Serogroup B Meningococcal Vaccine and Outbreaks
Questions and Answers
Three serogroups, or strains, of meningococcal bacteria (serogroups, B, C, and Y) circulate and cause disease in the United States. In certain outbreaks, vaccination against meningococcal disease is recommended to help stop the disease from spreading. In the United States, vaccines are approved and routinely used against serogroups C and Y (in addition to A and W, which circulate globally), but not B. A serogroup B meningococcal vaccine that is licensed for use in Europe, Canada, and Australia has been used in the United States to help control 2 outbreaks of this disease:
- Princeton University Meningococcal Disease Outbreak
- University of California, Santa Barbara Meningococcal Disease Outbreak
Learn more about the serogroup B meningococcal vaccine below.
What is meningococcal disease?
Meningococcal disease can refer to any illness that is caused by the type of bacteria called Neisseria meningitidis, also known as meningococcus. Fewer than 1,000 cases of meningococcal disease occur each year in the United States.
These bacteria can cause serious infections like meningococcal meningitis (infection of the protective membranes of the brain and spinal cord) and meningococcal septicemia (bloodstream infection causing bleeding into the skin and organs).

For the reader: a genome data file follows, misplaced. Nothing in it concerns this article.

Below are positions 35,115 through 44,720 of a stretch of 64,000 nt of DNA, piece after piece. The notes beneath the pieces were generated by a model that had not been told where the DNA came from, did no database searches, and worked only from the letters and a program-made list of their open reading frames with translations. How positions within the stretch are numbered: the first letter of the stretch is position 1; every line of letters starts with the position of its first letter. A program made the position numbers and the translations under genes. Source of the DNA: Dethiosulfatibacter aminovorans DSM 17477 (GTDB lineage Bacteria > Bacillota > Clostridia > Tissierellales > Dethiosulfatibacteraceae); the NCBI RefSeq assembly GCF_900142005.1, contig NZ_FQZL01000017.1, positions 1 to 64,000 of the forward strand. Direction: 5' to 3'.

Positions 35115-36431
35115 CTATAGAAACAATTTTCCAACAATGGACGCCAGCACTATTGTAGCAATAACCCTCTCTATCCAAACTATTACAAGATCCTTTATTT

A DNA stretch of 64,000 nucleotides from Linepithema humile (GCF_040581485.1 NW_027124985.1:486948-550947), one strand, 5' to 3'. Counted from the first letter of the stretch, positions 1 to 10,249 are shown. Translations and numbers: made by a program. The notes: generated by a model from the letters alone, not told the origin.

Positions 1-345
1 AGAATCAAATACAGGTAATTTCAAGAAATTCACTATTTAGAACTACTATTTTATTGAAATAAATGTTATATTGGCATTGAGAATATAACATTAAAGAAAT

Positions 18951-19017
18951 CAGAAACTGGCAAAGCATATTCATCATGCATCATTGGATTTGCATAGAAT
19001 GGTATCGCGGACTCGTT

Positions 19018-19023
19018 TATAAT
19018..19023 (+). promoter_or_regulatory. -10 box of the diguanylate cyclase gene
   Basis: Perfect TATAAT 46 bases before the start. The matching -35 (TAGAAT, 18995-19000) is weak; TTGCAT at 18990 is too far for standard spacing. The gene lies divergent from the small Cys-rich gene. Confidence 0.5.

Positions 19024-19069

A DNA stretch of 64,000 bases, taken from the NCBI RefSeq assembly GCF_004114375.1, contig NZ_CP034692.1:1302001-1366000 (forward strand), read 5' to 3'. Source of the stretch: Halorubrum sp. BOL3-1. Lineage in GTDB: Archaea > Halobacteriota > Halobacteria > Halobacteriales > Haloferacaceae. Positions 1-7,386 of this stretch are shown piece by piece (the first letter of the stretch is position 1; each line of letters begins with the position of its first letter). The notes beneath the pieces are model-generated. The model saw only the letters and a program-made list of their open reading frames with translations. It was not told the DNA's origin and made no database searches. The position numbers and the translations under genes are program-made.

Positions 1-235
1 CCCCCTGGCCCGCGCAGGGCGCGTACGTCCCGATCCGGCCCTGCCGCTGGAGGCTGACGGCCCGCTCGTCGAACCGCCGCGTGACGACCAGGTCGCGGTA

There are five main serogroups ("strains") of meningococcal bacteria: A, B, C, Y, and W. The most common ones that cause disease in the United States are B, C, and Y. In 2012 there were about 500 total cases of meningococcal disease, and 160 of those cases were caused by serogroup B.
View CDC’s guidance for evaluating and managing meningococcal disease outbreaks.
Safety of the Vaccine
Q: How safe is the vaccine?
A: More than 8,000 infants, children, adolescents, and adults were safely vaccinated with the serogroup B meningococcal vaccine as part of the studies that resulted in its approval in Europe, Canada, and Australia. Like any vaccine, this one can potentially cause a serious problem such as a severe allergic reaction, though the risk of serious harm from the vaccine is extremely small.
Common side effects in adolescents and young adults
The most common side effects take place where the shot was given (in the arm), which can include pain and tenderness, swelling, and hardness of the skin. Other common side effects for adolescents and young adults include nausea, feeling a little run down, and having a headache. These reactions usually last a short amount of time and get better on their own within a few days. Among adolescents, there is also a risk of fainting after getting this vaccine or any shot.
Common side effects in children up to 10 years of age